running with knee pain

A Patellofemoral Joint Arthroplasty is a surgical procedure that involves removing the damaged cartilage from your knee to replace it with an artificial implant.

This surgery aims to restore normal alignment and movement in your knee, which can be impaired by arthritis or injury.

The best candidates for this procedure are those who have been diagnosed with degenerative patellar disease or osteoarthritis, as well as athletes who have suffered injuries to their patella (kneecap).

Symptoms of Patellofemoral Arthritis

Patellofemoral arthritis occurs when there’s significant wear-and-tear or damage to the cartilage under the kneecap (patella), resulting in pain and difficulty in movement. It’s a type of osteoarthritis, the most common form of arthritis.

The symptoms of patellofemoral arthritis can vary among individuals, but they typically include:

  • Knee pain: This is the most common symptom, often described as a dull, aching pain. It may be experienced in the front of the knee, around the kneecap. The pain often worsens with activities that require bending of the knee, like walking, running, squatting, kneeling, or climbing stairs.
  • Stiffness: The knee may feel stiff, especially after prolonged periods of sitting or inactivity, or when you first wake up in the morning.
  • Crepitus: This refers to a crunching or grinding sensation when the knee is moved or flexed. It’s due to the roughened, damaged surfaces of the cartilage rubbing together.
  • Swelling: Some people may notice swelling around the knee, especially after extended activity.
  • Decreased range of motion: Over time, the knee may not fully extend or bend due to pain or stiffness.
  • Weakness or instability: Some individuals may feel that their knee is giving way or unable to support their weight.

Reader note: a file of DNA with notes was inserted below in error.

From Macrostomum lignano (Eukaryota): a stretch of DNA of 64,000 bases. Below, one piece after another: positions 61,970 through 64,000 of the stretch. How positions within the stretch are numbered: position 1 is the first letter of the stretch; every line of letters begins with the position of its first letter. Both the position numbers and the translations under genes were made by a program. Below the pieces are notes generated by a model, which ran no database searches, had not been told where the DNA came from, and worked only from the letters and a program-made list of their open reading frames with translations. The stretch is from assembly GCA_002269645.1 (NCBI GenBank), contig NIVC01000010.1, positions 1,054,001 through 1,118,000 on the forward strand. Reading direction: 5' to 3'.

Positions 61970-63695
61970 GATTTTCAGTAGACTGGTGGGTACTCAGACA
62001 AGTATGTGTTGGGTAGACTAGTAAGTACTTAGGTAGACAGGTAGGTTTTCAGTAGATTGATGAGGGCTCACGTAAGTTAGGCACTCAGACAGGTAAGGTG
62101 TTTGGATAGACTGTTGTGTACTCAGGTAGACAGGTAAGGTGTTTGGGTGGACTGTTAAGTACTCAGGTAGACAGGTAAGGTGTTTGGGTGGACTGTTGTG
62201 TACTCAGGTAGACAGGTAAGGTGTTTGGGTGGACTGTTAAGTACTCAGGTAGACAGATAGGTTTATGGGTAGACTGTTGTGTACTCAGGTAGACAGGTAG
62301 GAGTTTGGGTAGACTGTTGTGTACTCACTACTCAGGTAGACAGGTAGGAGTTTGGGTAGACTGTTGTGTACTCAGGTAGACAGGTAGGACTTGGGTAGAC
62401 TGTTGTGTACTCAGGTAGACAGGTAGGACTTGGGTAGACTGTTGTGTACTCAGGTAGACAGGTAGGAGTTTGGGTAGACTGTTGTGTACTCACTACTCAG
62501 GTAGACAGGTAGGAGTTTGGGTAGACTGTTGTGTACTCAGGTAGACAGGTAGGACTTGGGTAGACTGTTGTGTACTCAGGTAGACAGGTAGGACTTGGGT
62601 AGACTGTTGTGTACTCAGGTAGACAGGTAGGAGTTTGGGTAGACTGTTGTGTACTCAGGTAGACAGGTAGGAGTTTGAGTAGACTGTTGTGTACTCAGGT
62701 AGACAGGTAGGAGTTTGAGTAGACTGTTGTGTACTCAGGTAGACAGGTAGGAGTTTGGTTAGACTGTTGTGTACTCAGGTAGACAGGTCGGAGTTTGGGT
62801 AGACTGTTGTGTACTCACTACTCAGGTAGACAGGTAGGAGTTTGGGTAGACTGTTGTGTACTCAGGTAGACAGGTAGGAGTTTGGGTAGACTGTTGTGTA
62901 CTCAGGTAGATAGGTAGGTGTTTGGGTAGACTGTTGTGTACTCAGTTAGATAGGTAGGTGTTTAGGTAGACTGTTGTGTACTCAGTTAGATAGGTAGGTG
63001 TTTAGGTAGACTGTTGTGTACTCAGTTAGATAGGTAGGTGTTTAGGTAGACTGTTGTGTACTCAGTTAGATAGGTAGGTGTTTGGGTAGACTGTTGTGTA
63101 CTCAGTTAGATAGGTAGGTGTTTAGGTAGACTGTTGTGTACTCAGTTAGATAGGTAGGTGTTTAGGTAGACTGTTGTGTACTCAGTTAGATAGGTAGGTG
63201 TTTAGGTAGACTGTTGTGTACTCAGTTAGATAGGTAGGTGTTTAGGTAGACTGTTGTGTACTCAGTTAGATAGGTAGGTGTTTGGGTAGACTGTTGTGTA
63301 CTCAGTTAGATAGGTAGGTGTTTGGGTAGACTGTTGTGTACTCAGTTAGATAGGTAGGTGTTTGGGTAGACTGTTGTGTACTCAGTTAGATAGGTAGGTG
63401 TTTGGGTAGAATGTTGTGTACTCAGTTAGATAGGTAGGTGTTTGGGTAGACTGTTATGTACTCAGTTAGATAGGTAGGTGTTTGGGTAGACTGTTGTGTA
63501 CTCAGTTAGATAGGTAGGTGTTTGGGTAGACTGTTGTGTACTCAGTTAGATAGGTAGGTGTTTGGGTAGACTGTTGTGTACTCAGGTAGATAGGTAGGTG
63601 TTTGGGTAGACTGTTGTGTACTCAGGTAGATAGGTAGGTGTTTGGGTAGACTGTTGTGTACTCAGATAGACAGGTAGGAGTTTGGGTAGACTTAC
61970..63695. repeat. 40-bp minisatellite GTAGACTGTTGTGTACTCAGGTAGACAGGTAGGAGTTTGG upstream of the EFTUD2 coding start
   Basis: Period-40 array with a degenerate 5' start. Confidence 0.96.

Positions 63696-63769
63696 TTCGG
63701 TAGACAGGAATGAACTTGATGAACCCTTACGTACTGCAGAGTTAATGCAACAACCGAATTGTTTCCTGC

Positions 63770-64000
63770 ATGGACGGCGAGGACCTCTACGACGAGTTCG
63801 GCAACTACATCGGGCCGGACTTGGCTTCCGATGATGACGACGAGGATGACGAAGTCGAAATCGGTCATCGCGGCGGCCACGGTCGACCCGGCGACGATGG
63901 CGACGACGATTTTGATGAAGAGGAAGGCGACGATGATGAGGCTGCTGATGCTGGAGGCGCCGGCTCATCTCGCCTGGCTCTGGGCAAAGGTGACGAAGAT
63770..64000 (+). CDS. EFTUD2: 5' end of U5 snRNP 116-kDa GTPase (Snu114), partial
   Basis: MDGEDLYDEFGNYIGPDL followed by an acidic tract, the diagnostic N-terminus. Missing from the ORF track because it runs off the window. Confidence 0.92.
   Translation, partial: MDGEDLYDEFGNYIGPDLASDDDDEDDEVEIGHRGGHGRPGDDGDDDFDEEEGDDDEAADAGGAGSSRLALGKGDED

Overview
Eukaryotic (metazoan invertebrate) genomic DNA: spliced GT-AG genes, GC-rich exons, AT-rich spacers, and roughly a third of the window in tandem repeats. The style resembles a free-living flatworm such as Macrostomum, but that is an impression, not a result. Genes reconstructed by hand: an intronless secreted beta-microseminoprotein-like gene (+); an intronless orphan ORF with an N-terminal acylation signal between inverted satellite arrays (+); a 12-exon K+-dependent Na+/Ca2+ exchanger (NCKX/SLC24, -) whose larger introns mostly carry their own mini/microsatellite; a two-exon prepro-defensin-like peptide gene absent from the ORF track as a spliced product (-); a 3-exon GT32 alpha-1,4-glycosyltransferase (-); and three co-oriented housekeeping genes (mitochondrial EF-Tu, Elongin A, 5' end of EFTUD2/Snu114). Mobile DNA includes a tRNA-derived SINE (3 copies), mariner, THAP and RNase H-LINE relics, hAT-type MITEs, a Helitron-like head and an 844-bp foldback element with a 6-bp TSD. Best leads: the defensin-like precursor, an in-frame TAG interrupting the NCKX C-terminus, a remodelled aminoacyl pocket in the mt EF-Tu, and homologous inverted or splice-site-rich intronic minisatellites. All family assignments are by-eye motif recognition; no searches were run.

The Procedure of a Patellofemoral Joint Arthroplasty

The procedure of a Patellofemoral Joint Arthroplasty is performed under anesthesia.

An incision is made over the knee joint through which the damaged cartilage and bone surfaces are removed, including:

The underside of the patella (kneecap).
The anterior part of the femur (trochlear groove).

The surgeon then reshapes these areas, and artificial implants are inserted in their place, allowing the normal function of your knee again!

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Recovery and Rehabilitation After a Patellofemoral Joint Arthroplasty

After the surgery, you will be placed in a soft dressing. You may also need crutches or a cane for support. Your doctor will tell you when it is safe for you to begin physical therapy exercises and return home from the hospital.

The main goal of rehabilitation after this procedure is to regain strength in your quadriceps muscles and improve the range of motion in your knee.

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Patellofemoral arthroplasty is a surgical procedure that can be performed to treat knee pain caused by arthritis.